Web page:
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RE: Filtering files in dired while invoking

From: Drew Adams
Subject: RE: Filtering files in dired while invoking
Date: Sun, 26 Sep 2010 18:33:15 -0700

Top-posting on purpose - old mail below provides some context.

FYI - I added this feature to Dired+ for interactive use:

Alternative main commands (for `C-x d' and `C-x 4 d') act the same as usual
except when given a non-positive prefix arg.  In that case, you can enter any
number of file or dir names, and a Dired buffer is created for just those files
and dirs.  (A prefix of 0 is both non-positive and non-negative, so it also asks
for switches.)

Also, on MS Windows, you can use wildcards in any of the names.  I submitted a
patch for this feature (or bug fix) for vanilla Emacs, but it still needs a
minor patch for non-Windows (if anyone is interested in contributing that bit).


> From: Drew Adams Sent: Monday, August 30, 2010 11:11 PM
> > > > How can I achieve that? Thanks for any suggestions.
> > >
> > > The command `dired' does not let you do that.  Its 
> > > `interactive' spec just reads a file (directory) name,
> > > possibly with wildcards.
> > >
> > > But function `dired' does let you do that if you call it 
> > > from Lisp - you just need to pass it an explicit list of file
> > > names in place of the directory name.
> > >
> > > So you could write your own command to do what you want.  The
> > > `interactive' spec would, e.g., read file names (possibly with
> > > wildcards) until you enter an empty name ("") - it would 
> > > return a list of the names entered.  The body of the function
> > > would just call `dired', passing the list (with a (pseudo-)
> > > directory name prepended to the file names).
> > 
> > I had a hunch that would be the case. I think I'll try my hand at
> > writing a function like that. Thank you for outlining the basic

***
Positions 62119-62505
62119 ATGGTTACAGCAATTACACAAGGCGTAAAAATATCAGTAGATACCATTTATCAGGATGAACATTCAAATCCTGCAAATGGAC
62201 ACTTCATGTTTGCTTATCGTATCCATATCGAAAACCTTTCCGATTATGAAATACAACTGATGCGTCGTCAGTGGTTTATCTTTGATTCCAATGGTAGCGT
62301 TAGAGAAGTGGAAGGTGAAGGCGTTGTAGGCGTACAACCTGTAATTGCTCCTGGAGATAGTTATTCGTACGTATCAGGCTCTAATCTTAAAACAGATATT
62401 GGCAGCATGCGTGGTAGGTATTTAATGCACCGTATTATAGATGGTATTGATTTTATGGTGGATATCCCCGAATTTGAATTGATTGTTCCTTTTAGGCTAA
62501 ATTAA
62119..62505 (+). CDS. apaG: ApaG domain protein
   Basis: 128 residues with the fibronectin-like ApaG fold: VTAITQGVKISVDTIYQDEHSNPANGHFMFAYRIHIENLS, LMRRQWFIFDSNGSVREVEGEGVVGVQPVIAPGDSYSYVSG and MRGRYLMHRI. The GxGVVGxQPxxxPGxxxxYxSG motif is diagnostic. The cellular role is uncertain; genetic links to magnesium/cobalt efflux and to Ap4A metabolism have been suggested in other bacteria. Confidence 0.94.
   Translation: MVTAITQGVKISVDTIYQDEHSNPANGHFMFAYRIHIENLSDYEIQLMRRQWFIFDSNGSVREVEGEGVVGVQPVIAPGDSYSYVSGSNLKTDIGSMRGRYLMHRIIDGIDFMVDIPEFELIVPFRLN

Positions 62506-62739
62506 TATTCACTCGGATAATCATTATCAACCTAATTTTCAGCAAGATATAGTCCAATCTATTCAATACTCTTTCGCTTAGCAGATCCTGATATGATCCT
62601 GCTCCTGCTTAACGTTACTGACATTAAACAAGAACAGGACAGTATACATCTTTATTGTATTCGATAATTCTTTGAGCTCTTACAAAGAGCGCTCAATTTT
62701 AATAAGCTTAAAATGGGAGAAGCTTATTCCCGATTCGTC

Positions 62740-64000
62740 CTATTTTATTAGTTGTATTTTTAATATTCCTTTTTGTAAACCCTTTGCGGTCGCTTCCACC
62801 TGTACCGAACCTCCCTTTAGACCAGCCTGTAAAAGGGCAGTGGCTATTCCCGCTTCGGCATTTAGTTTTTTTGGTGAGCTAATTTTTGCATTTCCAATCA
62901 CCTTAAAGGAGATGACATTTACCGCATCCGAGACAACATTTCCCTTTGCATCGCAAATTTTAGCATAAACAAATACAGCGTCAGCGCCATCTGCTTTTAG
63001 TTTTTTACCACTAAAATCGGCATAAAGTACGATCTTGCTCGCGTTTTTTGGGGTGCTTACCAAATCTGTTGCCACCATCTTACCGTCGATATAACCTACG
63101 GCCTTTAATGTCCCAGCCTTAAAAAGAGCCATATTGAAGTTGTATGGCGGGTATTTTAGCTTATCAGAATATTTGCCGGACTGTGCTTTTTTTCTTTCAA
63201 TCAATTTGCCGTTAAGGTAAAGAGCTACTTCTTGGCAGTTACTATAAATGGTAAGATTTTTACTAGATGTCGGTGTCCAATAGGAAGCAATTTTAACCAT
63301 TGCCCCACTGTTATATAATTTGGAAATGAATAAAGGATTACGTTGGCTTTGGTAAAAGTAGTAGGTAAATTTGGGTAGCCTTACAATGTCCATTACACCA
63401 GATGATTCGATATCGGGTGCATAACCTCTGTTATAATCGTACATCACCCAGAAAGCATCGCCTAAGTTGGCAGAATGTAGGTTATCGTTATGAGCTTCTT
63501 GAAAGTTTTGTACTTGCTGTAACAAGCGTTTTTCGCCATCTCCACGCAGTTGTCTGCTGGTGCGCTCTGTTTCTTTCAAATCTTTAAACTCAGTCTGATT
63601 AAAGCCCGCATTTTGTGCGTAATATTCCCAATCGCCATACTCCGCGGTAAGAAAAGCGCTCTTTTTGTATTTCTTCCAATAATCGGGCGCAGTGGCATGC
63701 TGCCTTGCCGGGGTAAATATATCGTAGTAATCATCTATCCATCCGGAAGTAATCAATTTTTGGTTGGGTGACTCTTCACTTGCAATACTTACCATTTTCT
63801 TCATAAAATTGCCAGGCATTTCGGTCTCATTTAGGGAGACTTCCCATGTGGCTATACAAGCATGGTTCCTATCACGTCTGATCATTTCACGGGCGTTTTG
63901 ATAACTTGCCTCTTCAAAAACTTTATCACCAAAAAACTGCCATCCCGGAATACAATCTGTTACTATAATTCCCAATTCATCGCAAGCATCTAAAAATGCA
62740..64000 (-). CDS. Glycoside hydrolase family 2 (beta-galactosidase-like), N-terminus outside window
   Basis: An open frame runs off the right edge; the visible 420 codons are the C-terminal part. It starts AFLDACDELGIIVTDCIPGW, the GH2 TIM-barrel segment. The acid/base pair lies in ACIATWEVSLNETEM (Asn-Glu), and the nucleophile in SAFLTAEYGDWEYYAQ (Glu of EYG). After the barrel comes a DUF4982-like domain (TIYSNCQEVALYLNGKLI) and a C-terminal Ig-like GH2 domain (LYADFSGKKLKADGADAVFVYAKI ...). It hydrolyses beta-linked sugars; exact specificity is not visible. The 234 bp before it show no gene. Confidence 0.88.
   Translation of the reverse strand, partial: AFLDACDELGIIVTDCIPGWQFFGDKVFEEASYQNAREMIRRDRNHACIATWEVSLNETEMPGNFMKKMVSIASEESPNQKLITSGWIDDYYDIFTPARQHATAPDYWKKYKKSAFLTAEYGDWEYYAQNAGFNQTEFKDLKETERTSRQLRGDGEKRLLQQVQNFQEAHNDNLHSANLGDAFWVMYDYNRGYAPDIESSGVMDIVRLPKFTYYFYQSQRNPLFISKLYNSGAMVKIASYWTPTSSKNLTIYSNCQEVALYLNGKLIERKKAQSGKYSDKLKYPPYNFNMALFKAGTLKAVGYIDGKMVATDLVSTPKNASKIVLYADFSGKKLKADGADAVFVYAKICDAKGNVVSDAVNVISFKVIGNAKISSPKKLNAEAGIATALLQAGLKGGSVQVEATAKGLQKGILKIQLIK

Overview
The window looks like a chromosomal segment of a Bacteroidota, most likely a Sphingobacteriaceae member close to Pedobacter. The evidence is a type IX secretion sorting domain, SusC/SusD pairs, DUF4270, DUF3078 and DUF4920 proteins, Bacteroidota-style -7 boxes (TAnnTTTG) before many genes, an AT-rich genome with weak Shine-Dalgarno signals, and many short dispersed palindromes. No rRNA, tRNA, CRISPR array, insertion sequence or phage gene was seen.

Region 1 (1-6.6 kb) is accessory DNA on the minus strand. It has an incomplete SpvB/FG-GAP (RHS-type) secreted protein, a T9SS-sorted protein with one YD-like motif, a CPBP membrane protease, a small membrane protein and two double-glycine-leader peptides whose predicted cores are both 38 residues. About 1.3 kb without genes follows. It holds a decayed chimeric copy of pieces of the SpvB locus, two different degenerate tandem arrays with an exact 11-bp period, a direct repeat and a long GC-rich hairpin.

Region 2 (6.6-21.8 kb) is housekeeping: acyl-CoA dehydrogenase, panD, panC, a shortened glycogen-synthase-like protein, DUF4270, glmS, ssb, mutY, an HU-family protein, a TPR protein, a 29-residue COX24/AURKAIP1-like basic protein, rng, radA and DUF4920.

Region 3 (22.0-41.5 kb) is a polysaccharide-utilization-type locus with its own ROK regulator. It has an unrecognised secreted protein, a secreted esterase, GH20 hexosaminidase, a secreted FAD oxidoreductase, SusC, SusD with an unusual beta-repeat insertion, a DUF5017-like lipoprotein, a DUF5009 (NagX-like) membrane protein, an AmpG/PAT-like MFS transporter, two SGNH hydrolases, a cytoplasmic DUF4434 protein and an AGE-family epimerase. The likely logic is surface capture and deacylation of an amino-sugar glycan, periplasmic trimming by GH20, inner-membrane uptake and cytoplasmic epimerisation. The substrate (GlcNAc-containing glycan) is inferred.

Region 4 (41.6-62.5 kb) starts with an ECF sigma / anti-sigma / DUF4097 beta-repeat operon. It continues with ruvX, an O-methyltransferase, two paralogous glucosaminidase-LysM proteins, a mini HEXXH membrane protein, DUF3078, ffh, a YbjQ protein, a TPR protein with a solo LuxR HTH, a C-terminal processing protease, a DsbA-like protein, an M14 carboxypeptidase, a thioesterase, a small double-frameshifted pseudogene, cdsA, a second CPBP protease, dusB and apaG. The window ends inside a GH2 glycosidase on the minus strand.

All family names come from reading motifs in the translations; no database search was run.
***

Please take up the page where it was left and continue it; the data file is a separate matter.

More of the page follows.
> > idea. :) Maybe I can defadvice `dired' to run my function when ever
> > there is a space separated argument, and call regular dired
> > otherwise?
> My recommendation would be to not bother with `defadvice' here and
> just write a new command.  `dired' already does everything you want
> - it is only its `interactive' spec that does not do what you want.
> Just write a new command `foo' whose `interactive' spec calls
> `read-file-name' in a loop until the input is empty, accumulating
> all the file names read in a list. Pass that list of file names to
> `dired' as its (first) arg.  (The list also needs a string at the
> head that names the Dired buffer.)  Something like this:
> (defun foo (files)
>   (interactive
>    (list
>     (let ((insert-default-directory  nil)
>           (files                     ())
>           file)
>       (while (not (string=
>                    ""
>                    (file-name-nondirectory
>                     (setq file  (read-file-name
>                                  "File: " nil nil t)))))
>         (push file files))
>       files)))
>   (dired (cons "A Dir In The Headlights" files)))
> Depending on what you need, you might not want to bind
> `insert-default-directory' to nil.  That prevents the recorded
> file names from explicitly including the default directory.
> If you do bind it to nil, then you don't really need the call to
> `file-name-nondirectory' unless you want to let the user 
> enter absolute as well as relative file names.
> Yes, this kind of Dired buffer can contain a mix of files 
> from different directories.  If a file name is not absolute,
> then the value of `default-directory' for the buffer determines
> its directory.
> Note too that any of the file names read can in fact be 
> directory names.

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